Backdoor Roth Conversion: How to Contribute to a Roth IRA When You Make Too Much Money

Backdoor Roth IRA Conversion: How to Contribute to a Roth IRA When You Make Too Much Money

If you asked me to choose my FAVORITE type of account to invest in, it would definitely be the Roth IRA.  Roth IRAs allow you to save money tax free for the rest of your life.  They’re not subject to mandatory withdrawals in your 70’s, and your kids won’t even owe taxes on their withdrawals if they inherit the account from you down the road.  In my opinion the Roth IRA is just about the best deal out there.

Problem is, they’re not accessible to everyone.  The IRS considers Roth IRAs such a good deal that they won’t let you contribute to one if you make too much money.  Fortunately, there’s a work around: the backdoor Roth IRA conversion.  The backdoor Roth conversion allows you to get money into the Roth IRA by making non-deductible contributions to a traditional IRA.  Don’t worry if this sounds complicated.  We’ll go over the strategy step by step in this post.  Read on to learn more.

 

The Backdoor Roth IRA Conversion Strategy

So here’s how it works.  I’ll break it down into two-distinct steps.  But to start, let’s review the income limitations for direct contributions to a Roth IRA.  If your modified adjusted gross income on the year (MAGI) falls below the “Full Contribution” threshold, you can contribute to a Roth IRA directly.  If your MAGI falls into the phaseout region your contribution limit for the year begins to fall.  When it reaches the “Ineligible” threshold, you’ll be prevented from contributing to a Roth IRA altogether (at least in 2018).  If this is you, the backdoor Roth conversion might be a good fit.  (Here’s a review of how to calculate modified adjusted gross income).

Backdoor Roth Conversion: How to Contribute to a Roth IRA When You Make Too Much Money

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Bloodletting and Evidence Based Investing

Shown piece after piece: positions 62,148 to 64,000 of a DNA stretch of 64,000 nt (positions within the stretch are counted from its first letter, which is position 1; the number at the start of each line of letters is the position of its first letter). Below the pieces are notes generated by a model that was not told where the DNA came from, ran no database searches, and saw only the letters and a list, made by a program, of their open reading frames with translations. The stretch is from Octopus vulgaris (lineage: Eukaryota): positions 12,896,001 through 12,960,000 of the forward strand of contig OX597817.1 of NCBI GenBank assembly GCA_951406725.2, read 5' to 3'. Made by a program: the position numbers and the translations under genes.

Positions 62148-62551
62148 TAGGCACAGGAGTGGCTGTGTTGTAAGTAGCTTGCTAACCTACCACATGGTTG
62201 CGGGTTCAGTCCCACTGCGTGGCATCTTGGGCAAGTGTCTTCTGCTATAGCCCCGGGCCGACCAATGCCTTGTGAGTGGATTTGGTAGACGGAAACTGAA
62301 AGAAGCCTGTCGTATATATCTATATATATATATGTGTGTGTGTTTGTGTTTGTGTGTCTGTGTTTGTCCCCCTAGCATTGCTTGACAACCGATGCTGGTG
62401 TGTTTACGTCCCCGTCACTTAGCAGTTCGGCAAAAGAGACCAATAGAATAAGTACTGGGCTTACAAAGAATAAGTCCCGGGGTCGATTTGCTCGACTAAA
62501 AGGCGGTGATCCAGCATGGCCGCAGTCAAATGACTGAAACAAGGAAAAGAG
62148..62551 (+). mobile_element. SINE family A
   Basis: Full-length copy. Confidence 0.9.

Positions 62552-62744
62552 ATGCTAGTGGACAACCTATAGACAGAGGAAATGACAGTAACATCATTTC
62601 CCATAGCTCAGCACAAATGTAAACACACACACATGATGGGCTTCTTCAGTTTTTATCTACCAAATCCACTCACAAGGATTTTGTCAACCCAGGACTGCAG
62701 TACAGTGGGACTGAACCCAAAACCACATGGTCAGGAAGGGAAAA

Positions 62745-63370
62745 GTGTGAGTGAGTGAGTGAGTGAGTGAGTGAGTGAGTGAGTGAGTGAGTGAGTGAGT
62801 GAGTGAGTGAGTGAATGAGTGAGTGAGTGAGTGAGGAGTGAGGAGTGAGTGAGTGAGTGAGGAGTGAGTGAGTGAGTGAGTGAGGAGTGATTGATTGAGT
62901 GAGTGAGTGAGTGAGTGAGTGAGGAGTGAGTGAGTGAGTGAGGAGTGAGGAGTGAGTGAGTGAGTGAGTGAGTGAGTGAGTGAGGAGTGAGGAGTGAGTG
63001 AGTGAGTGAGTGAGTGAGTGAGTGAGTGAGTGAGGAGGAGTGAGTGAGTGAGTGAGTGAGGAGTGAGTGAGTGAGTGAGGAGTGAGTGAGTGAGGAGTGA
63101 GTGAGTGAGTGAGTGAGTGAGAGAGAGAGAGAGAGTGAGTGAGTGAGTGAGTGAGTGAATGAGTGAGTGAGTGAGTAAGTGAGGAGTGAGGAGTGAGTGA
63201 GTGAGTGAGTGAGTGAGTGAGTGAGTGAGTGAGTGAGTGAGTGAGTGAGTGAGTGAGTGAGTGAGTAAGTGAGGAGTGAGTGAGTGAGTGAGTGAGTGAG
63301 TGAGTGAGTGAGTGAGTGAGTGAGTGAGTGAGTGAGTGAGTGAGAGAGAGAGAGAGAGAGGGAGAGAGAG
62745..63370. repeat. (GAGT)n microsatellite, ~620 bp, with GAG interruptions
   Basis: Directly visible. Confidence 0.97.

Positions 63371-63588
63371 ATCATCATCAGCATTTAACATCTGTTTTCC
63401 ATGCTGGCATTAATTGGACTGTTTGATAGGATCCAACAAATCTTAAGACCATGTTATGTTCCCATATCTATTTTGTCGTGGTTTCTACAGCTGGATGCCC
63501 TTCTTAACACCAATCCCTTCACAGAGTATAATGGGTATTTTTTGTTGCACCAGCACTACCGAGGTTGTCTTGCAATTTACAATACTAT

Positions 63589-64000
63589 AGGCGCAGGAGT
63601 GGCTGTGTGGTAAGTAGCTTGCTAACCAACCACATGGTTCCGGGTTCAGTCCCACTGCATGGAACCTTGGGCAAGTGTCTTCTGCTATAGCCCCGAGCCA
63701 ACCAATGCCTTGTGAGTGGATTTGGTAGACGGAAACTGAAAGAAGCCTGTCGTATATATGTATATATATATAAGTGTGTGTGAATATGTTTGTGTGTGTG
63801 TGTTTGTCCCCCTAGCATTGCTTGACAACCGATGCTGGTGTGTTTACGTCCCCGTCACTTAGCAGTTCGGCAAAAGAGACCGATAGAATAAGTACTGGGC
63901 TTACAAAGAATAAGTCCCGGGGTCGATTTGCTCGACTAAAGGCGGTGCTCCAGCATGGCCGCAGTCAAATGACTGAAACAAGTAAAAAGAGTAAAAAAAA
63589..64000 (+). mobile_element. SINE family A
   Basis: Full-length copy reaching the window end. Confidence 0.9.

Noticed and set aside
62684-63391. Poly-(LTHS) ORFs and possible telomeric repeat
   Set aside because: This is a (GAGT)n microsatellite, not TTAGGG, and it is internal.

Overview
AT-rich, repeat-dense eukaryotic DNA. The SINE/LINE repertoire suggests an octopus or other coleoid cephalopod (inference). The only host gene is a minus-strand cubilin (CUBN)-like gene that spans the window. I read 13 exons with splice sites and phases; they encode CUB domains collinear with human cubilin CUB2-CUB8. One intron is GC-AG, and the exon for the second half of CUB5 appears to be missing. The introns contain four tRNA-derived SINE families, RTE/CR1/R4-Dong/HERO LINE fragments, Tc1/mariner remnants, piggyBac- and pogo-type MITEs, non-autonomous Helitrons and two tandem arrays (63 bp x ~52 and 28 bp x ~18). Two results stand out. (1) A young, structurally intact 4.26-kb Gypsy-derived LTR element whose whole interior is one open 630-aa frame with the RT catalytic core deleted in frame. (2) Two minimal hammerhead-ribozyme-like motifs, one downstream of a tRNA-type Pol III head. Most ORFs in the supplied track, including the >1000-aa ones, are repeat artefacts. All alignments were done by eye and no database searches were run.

Bloodletting and Evidence Based Investing

Have you ever heard the term “bloodletting”?  Bloodletting was a tactic used by the medical community to prevent or cure illness.  In the old days, the collective wisdom was that our blood was one of many systems in our body that must remain in balance at all times.  If you walked into a doctor’s office with a common affliction like the flu or a cold, the doctor might determine that you simply had too much much blood in your body.  A common prescription was to apply leeches to your skin to bring relief.

Why did they believe this craziness worked?  Their anecdotal experience, speculation, and conjecture.

So how did we figure out that bloodletting was probably doing more harm than good?  Researchers began applying science to the practice of medicine in the late 1800s.  The scientific method of hypothesizing, gathering data, testing, and using analysis to come to a reasonable conclusion helped us figure out that our problems were not because we had too much blood.  They came from other things like viruses, bacteria, and our genetics.

 

Evolution of Investing

This revolution in western medicine is similar to what we’re seeing in investing today.  For years and years the investment process has been driven by anecdotal observation and conjecture.

For example, how many times have you read an article in Forbes or The Wall Street Journal that profiles the “next big stock to pop”?  In the 90’s it was tech stocks, in the 2000’s it was banking and pharmaceuticals, and since then it’s been social media and tech stocks.  Buying a stock that you think is about to pop, or is undervalued, has been one of the preeminent investment strategies since the early 1900s.

The same goes for “tactical” asset allocation.  Boosting your portfolio’s allocation to oil stocks because you think OPEC is about to cut their production quotas, or selling bonds because you think interest rates are about to rise are strategies based on speculation about the future.

Why do so many people invest this way?  Because of our life experience & anecdotal observations.  Everyone I’ve ever met has at least one person they know who invested early in Facebook or Microsoft and made a fortune.  We believe this type of investing can work because of our anecdotal experience.

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How to Use Strategic Asset Allocation to Reduce Your Tax Bill

How to Use Strategic Asset Location to Reduce Your Tax Bill

I’m a believer that the biggest factor contributing to the returns in your portfolio is asset allocation.  The amount of your portfolio you choose to invest in stocks, bonds, real estate, or anything else will ultimately have the biggest effect on how your portfolio does over the long run.

In other words, the decision of whether to buy Lowe’s or Home Depot isn’t nearly as important than the decision to be in large cap stocks or international bonds.